Market Monday: Odd Man Out
This week, a trio of museum-sector stories, plus one for-profit hanger-on...
Dede Wilsey, longtime board president and CEO of the Fine Arts Museums of San Francisco (which operates the de Young and Legion of Honor), will resign both posts in the wake of a $2 million settlement made to head off a wrongful termination suit stemming from Wilsey's own alleged impropriety. The nonprofit's ex-CFO, Michele Gutierrez, claimed last October that Wilsey pressured her to forgo board approval en route to paying $450,000 in museum funds to former de Young director of registration Therese Chen––who "was well known for doing favors for Wilsey"––after Chen took a leave of absence to care for her ailing husband. Gutierrez later came forward to the board about the pay-out... and was rewarded with a demotion, then placement on "intermittent leave." In response, she blew the whistle to local and state authorities. A resulting probe by the California attorney general's office is still ongoing, with some fearing the FAMSF could ultimately be stripped of its nonprofit status based on the findings. The board may hope that Wilsey's resignation will double as a firewall against that raging catastrophe. Either way, it sounds like she will not be missed by many of her subordinates. (The SF Chronicle story on Gutierrez's original accusations includes the line, "Wilsey's critics say her management style has become autocratic and whimsical," which makes me think of Mussolini tying off balloon animals.) Yet at the same time, Wilsey was a well-documented fundraising superhero in a sector desperate for private cash. According to insiders, she single-handedly corralled $190 million in philanthropy to rebuild the de Young after it suffered serious damage in the Loma Prieta earthquake of 1989. In total, then, her record serves as a reminder that titanic arts institutions, just like for-profit companies, take on the personalities of their chief executives. So it remains to be seen whether change at the top will ultimately strengthen or weaken the FAMSF. [San Francisco Chronicle]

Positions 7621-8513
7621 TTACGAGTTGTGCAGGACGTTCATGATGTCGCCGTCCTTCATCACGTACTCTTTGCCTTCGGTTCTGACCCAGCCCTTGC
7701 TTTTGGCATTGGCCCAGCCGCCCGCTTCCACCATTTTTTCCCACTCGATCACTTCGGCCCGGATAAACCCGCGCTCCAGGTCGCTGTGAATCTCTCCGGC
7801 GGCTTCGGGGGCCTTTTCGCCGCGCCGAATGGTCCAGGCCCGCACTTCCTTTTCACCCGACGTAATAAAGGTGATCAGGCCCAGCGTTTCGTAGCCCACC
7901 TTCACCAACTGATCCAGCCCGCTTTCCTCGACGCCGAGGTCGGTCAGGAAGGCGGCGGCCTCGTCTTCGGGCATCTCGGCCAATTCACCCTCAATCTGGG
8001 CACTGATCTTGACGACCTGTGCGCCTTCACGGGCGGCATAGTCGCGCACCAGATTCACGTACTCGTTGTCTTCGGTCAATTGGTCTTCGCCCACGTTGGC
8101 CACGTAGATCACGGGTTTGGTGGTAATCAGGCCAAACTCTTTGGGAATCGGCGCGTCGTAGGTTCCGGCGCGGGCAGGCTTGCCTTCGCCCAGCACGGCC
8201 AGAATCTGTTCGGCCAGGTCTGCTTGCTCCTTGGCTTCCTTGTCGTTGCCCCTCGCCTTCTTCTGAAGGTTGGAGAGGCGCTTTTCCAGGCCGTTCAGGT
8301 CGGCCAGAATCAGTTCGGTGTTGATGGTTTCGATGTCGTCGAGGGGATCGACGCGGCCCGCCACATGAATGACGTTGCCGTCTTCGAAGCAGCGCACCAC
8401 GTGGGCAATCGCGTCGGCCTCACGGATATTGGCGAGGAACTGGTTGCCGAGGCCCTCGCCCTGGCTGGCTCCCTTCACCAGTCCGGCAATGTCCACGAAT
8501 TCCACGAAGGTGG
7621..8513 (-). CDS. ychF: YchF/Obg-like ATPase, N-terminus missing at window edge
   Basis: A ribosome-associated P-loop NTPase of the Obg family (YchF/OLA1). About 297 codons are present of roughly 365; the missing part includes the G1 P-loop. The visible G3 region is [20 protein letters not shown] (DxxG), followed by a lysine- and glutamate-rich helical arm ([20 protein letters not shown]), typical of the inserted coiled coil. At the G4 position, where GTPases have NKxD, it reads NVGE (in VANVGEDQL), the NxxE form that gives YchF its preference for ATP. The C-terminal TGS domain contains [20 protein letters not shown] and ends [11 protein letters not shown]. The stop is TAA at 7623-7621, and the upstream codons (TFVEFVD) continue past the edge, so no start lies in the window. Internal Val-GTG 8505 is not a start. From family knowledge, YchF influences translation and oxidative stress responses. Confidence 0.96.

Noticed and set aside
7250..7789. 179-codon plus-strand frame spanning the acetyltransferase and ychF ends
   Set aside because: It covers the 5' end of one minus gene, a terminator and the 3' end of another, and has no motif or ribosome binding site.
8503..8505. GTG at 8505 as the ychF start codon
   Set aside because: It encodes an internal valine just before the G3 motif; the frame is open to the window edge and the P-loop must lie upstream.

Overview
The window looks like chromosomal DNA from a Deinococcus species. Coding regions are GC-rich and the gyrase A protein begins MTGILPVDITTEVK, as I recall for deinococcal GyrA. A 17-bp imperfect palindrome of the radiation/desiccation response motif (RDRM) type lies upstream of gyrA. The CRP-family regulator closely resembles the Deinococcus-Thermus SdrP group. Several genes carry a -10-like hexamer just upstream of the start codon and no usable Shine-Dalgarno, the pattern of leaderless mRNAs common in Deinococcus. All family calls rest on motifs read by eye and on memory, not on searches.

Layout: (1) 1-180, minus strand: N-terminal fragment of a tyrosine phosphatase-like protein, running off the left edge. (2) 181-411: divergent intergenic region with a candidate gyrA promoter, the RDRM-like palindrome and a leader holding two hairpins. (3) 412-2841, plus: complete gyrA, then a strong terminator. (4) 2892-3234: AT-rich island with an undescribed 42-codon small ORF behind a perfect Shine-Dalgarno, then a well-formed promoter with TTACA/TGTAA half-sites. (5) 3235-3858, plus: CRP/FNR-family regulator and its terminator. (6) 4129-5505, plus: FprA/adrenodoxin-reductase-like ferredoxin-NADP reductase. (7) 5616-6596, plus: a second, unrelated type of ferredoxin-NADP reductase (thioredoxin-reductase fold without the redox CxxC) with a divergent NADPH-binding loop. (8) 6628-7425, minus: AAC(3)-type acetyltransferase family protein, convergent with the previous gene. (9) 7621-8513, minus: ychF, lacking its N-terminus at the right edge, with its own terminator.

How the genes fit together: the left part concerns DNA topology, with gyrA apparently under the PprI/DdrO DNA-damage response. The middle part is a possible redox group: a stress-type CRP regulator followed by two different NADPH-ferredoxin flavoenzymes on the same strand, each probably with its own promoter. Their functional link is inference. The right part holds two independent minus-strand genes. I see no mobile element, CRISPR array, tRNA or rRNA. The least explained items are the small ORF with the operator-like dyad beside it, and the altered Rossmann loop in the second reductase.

Last weekend, Ben Davis presented a well-reasoned op-ed about a frustrating but unsurprising reality of the American nonprofit arts sector: In the 21st century, it's vastly easier to convince wealthy donors to spend on lavish new architectural expansions than on the unglamorous costs of operating and maintaining buildings that already exist. Davis argues that this phenomenon explains why the Met's recent colonization of the Breuer building, at an estimated additional operating cost of $17M annually, could be completed just weeks before the institution announced it would initiate two years of budget cuts and restructuring to try to fill a $10M deficit. But as Davis mentions in passing, the Met Breuer––and, I would add, the now on-hold $600M David Chipperfield redesign of the museum's modern and contemporary wing––represents more than just the dominant theme in nonprofit infrastructure. It also represents the dominant theme in collectors' taste for art itself. Many, if not most, of these expansion projects specifically aim to champion the institutions' contemporary holdings above the rest of their collections. The same lust for novelty drives both trends. And that's also a big part of the reason why a majority of buyers interested in art primarily as a financial asset will continue to "invest" in more recent pieces, despite that early modernists and Old Masters are often better, more dependable value plays. Whether it's a building, a painting, or anything else, human nature insures that the shiny new thing will almost always win out. [The New York Times]